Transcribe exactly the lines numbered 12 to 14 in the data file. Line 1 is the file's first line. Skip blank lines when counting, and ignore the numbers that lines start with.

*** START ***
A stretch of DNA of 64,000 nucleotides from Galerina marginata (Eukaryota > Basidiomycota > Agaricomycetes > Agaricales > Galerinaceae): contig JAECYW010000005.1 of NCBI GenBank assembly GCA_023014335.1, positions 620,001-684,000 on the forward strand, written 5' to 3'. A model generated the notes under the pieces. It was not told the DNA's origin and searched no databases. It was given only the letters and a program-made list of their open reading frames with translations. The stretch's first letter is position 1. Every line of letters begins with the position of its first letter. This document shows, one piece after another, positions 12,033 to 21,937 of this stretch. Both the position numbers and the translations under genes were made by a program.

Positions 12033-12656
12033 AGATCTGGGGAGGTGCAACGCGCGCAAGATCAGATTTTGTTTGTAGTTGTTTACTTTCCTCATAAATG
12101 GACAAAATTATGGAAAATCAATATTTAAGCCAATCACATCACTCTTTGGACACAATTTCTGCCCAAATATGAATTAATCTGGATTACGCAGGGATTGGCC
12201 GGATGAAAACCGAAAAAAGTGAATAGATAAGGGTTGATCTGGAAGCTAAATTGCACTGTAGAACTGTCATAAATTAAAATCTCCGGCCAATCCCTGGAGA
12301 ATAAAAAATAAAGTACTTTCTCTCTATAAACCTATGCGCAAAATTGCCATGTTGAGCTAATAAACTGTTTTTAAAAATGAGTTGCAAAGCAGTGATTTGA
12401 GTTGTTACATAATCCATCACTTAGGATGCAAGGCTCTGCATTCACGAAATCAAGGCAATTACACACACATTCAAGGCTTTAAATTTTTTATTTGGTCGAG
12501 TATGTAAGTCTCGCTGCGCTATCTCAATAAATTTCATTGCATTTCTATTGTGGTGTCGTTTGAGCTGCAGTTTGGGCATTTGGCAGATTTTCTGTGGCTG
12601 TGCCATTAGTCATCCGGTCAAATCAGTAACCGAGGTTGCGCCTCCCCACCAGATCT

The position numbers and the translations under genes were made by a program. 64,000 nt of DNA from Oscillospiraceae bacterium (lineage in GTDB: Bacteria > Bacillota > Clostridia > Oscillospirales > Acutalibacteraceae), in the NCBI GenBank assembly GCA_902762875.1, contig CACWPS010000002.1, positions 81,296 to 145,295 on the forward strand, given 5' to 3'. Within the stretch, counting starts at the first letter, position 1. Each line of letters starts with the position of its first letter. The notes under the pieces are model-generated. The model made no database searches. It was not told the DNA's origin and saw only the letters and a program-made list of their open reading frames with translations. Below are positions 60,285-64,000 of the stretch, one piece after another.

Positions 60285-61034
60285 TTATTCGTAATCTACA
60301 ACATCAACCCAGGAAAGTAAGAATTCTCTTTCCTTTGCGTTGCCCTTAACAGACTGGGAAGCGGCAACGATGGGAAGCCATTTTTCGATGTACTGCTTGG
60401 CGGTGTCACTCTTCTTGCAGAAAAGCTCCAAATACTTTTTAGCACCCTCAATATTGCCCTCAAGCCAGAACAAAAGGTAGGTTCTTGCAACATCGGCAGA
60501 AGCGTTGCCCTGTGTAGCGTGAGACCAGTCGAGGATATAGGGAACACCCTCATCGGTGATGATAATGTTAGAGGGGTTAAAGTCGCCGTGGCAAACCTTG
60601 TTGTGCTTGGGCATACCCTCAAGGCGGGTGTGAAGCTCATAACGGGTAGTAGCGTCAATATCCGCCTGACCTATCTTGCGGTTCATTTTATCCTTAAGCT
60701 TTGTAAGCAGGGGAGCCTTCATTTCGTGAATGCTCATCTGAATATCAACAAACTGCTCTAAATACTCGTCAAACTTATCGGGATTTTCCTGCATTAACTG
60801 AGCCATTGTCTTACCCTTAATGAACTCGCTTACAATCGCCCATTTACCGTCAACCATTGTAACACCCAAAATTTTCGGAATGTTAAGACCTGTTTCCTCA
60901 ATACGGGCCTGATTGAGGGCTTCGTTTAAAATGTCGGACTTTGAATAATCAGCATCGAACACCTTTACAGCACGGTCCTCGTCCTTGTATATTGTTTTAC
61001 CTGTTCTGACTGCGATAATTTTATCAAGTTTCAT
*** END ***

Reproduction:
60285 TTATTCGTAATCTACA
60301 ACATCAACCCAGGAAAGTAAGAATTCTCTTTCCTTTGCGTTGCCCTTAACAGACTGGGAAGCGGCAACGATGGGAAGCCATTTTTCGATGTACTGCTTGG
60401 CGGTGTCACTCTTCTTGCAGAAAAGCTCCAAATACTTTTTAGCACCCTCAATATTGCCCTCAAGCCAGAACAAAAGGTAGGTTCTTGCAACATCGGCAGA